This edition does everything that the Premier edition does, but it also adds preparation of Schedule C (sole proprietors). It maximizes business tax deductions and depreciation, and also reports income and expenses from S-Corporations, C-Corporations, partnerships, and multi-member LLCs (but not the actual returns for each). The cost for this edition is $89.99 including free e-file. And once again, many of you will have to add in the per-state charge of $36.99, bringing the actual cost to $126.98. Check out the Self-Employed Edition here.
While TurboTax used to offer this edition in an online version, it is now software/download-only. They have instead improved the Self-Employed edition that I just mentioned, making it a viable option for even more filers. If you have a more complex return and need the Business edition, though, you will need to download it this year.
This is the edition for small businesses other than those using a Schedule C. It includes preparation of returns for small S-Corporations, C-Corporations, partnerships, estates, trusts, and multi-member LLCs (this is different from, and more complex than, the capabilities of the Self-Employed edition above).
So, if your business takes one of these forms, you’ll need this edition. The cost is $149.99, which includes free e-file, but once again there is a $36.99 per state charge. The true price is then $186.98.
With each of the editions, you start the process for free and just pay when you are done and ready to file.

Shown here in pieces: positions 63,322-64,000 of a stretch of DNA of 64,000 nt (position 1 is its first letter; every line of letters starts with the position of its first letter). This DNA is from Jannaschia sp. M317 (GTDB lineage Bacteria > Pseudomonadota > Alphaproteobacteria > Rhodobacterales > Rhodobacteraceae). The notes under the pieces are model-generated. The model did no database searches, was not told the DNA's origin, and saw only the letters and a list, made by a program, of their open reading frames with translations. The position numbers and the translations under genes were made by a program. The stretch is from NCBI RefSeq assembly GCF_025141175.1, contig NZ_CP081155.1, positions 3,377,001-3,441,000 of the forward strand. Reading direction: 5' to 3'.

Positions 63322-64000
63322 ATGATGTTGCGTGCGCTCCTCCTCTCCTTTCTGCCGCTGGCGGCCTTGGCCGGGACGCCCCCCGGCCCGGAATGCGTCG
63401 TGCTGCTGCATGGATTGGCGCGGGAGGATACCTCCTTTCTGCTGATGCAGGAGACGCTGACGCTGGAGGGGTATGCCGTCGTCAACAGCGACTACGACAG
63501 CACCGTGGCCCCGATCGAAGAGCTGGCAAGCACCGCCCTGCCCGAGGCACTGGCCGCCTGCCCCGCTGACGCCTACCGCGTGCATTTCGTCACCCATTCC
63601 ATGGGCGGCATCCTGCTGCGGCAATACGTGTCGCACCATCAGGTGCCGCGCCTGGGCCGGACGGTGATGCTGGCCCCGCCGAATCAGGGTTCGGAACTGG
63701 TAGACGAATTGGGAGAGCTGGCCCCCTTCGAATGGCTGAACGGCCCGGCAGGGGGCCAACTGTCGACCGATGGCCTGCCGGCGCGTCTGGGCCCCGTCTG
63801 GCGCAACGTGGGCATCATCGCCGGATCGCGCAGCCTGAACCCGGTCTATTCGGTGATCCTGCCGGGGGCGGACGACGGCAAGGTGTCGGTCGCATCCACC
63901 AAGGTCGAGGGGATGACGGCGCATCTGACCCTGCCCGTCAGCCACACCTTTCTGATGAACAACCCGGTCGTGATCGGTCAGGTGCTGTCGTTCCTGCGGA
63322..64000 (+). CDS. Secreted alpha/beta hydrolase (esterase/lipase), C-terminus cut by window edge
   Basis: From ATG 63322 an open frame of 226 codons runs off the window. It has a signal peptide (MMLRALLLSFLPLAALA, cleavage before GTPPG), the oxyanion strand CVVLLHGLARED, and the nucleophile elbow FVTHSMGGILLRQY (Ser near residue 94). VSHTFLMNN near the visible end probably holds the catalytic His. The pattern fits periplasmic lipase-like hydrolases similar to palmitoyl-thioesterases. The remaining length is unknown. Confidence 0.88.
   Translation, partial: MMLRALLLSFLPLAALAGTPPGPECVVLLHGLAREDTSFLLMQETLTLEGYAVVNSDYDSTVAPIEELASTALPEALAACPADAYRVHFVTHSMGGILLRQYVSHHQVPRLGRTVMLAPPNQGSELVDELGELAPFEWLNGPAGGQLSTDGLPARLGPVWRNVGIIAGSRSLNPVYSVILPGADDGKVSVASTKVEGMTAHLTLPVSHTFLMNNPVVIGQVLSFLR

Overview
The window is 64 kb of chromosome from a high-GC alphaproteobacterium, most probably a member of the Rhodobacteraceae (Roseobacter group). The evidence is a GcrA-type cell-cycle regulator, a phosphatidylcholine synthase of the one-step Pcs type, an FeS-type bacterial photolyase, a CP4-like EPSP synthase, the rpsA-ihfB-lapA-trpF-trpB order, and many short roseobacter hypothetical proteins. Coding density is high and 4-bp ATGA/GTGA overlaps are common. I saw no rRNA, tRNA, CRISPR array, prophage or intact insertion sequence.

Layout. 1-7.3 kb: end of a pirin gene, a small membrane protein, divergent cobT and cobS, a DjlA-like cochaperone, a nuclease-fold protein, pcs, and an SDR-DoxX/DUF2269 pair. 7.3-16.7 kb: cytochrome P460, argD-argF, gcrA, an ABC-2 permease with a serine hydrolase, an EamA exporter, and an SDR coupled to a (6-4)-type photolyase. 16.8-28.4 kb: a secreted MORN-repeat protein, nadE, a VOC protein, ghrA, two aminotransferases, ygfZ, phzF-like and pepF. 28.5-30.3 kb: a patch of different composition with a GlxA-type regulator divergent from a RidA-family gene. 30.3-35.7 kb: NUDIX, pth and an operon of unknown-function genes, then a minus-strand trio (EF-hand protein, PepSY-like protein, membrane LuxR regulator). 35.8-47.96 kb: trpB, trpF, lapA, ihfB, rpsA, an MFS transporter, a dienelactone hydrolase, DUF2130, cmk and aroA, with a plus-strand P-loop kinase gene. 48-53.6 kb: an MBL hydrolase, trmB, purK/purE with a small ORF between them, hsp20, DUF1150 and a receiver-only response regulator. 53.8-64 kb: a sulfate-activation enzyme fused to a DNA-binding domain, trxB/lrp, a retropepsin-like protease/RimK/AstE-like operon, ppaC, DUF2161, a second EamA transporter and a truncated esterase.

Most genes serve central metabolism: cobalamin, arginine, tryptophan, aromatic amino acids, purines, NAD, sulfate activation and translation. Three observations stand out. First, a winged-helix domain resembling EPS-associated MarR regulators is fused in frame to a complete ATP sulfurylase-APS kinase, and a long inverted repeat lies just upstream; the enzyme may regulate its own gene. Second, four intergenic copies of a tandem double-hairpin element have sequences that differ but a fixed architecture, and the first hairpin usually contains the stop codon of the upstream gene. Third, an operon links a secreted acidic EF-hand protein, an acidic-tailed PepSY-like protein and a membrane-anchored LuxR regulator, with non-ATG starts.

TaxACT works much the same way as TurboTax, in that it has multiple editions. In the past, it had a confusing array of editions and bundles. Recently, however, they have greatly simplified their production into three editions.
Free Federal. The free edition from TaxACT is limited to simple returns filed on Form 1040EZ and 1040A. It is free for both your federal and state returns. The free edition also includes free e-file with the IRS. Check out the TaxAct Free Edition here.
Plus: The next level up is ideal for home owners and investors, as well as those itemizing their deductions. It costs $27 for the federal return and $33 for the state return, bringing the total to $60. Check out the TaxAct Plus Edition here.
Premium: This edition is designed for those who are self-employed, contractors, or freelancers. It costs $37 for the federal return and $33 for a state return. Total cost for federal+state (assuming you’re only filing in one state)? $70. Check out the TaxAct Premium Edition here. Before buying either the Plus or Premium editions, however, you must like at the Ultimate Bundle.
Ultimate Bundle. TaxAct does something a bit odd with its pricing. After running through all of the above editions with different prices, it then offers all tax forms and includes both federal and state returns in one bundle that it appropriately calls its Ultimate Bundle. The cost–$29.99. And once again, e-file is free. So for those that aren’t filing a 1040EZ (where the free edition is available) and plan to file a state return, the Ultimate bundle is the way to go. Check out the TaxAct Ultimate Bundle here.